Should you get a loan with your baked beans?
The rates may be enticing at the grocers turned banks but consumers need to take more care than they would buying beans, says Lindsay Cook
Friday 24 January 2014
We all know it's consumer blood that's spilt in the supermarket aisles in the grocery price wars, but we also need to be on our guard when confronted with financial products such as personal loans at the checkouts.
Supermarket-branded loans offering rates as low as 4.5 per cent are now as much part of the product range as baked beans and fish fingers. Just like their comestible cousins, they get the razzle-dazzle marketing. Glossy brochures are currently advertising the lowest-ever rates for personal loans – "exclusively" for customers.
Unlike a ready meal, however, the shelf life of a personal loan can be as long as five years, which will give you plenty of time to repent if you are waylaid by some fancy marketing or rushed into making a decision.
While I wouldn't suggest these high-street brands would encourage you buy something less than good value, some customers may not get round to reading the small print after being attracted by the very big figures advertising very attractive interest rates.
The lowest-possible loan rate is proclaimed in large letters and bright colours. Just what you might actually end up being charged may be in print sizes usually reserved for the chemical additives in cheap fizzy drinks.
Sainsbury's, Tesco and Marks & Spencer are all offering personal loans at record low "representative rates". In reality, this means only around 50 per cent of applicants will be offered loans at those rates; the rest will pay more.
Many offers are pitched in a "buy now while stocks last" tone to encourage snap decisions. For example, customers have until 3pm on 31 January to apply for Sainsbury's loan deal. At Tesco the cut-off is midnight on 5 February – and if you pay an extra £50, you can have the loan documents delivered by a courier. Of course, it will be some time after the deadlines that customers actually find out what the loan rate will be.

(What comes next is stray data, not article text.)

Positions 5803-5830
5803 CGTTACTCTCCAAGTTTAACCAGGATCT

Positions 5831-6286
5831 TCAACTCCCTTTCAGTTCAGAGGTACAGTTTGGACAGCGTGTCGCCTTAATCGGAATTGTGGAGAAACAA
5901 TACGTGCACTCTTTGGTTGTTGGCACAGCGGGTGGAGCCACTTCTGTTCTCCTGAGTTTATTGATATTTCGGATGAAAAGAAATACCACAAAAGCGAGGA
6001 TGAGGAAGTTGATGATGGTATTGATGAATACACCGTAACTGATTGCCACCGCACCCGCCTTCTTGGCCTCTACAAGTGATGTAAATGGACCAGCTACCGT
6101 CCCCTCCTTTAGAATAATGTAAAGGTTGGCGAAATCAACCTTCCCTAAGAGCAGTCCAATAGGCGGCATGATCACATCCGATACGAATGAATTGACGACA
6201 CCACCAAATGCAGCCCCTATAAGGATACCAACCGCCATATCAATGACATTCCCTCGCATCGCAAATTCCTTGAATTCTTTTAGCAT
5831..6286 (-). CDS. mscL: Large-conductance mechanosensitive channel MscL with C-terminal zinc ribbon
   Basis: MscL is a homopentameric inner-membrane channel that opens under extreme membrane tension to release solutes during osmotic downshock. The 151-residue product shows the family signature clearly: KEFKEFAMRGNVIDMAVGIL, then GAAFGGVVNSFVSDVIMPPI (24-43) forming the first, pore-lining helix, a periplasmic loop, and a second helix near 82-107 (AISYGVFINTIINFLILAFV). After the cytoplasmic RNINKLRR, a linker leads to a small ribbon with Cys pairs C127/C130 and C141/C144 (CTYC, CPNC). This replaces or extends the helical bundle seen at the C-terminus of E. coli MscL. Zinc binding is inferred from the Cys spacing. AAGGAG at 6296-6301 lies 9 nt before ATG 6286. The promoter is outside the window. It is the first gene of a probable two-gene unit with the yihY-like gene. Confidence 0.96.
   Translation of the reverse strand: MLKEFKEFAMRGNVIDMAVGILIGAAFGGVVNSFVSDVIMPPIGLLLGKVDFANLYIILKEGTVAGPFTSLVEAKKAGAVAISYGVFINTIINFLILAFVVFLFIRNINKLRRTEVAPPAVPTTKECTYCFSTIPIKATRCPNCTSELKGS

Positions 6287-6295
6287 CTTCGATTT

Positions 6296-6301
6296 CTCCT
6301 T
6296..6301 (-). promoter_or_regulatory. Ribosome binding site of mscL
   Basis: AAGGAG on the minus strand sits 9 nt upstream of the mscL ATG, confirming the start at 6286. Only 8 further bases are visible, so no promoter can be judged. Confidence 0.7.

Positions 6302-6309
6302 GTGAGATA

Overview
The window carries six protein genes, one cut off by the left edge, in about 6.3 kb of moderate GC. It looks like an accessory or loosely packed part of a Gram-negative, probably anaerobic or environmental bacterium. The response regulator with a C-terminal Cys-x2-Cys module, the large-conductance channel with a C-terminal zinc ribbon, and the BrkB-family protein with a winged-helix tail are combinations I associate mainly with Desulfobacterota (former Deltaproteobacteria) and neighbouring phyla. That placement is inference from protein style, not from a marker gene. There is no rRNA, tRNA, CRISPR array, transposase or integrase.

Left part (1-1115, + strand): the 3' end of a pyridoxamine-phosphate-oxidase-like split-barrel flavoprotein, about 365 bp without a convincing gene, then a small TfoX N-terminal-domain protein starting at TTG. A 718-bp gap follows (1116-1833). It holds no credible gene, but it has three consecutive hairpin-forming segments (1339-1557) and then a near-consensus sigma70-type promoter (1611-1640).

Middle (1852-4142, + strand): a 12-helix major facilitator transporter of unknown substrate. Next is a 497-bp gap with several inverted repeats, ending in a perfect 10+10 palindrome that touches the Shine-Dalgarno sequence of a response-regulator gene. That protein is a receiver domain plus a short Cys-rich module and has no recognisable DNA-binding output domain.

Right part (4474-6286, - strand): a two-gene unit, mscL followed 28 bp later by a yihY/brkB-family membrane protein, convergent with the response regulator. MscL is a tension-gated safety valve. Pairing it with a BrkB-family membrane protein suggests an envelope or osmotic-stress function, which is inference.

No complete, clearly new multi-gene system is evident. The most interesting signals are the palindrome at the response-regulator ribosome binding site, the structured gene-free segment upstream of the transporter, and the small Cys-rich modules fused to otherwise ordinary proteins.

In our new book Money Fight Club we stress how customers have to be streetwise if they are going to get a good deal. While the big print is similar for different offers, the terms and conditions vary; get your magnifying glass out and check before you apply.
Don't be tempted to apply for several of the offers to see which one seems best; you may damage your credit record as each lender carries out a check. Sainsbury's literature did point this out.
The longer the term, the more you pay. However, if you discover that you can settle up early, you could still be left with a nasty taste in your mouth. Lenders have setting-up costs, so, for example, while Sainsbury's tells applicants that if they pay off the loan early then they "may get a reduction in the interest", that doesn't mean they will only have to pay interest for the time they have the loan.
And it's not just people with poor credit histories who may find it hard to get the best deals. Those who have not borrowed for a while may lack the credit rating they need, even if they have paid off their mortgage and have a healthy pension. We regularly hear from people who have been caught out because their credit profile is a little stale. It's worth checking yours now.
Here are some of the offers. First, Sainsbury's 4.5 per cent loans are for Nectar cardholders, aged 18 to 80, so long as they repay the debt within three years of taking out the loan. They must also have swiped their card in a store or online in the previous six months.
M&S is offering its 4.7 per cent loans to people with an income of at least £10,000 who are over 30 – or homeowners over 18. You must already hold a card, current account or loan with M&S, or pay 4.8 per cent. But the loans are "subject to lending criteria" and "different rates may apply".
Tesco offers loans to over -18s "subject to status" at 4.8 per cent. It says the actual rate will depend on the amount "you wish to borrow and individual circumstances". It also offers a repayment break, which means no payments need to be made for three months, but interest will be charged.
Don't just go loan shopping when you're food shopping. There are other deals to be had. For example, the Halifax has launched a Clarity loan. Its interest rate is higher at an APR of 5.9 per cent for current account customers borrowing £7,000 to £15,000. But it guarantees that the maximum amount customers will pay each month on loans of £7,500 over five years is £199. The bank also allows customers to pay off their loans early for free.
Money Fight Club by Anne Caborn and Lindsay Cook is published by Harriman House at £11.99. Details at www.moneyfightclub.com.
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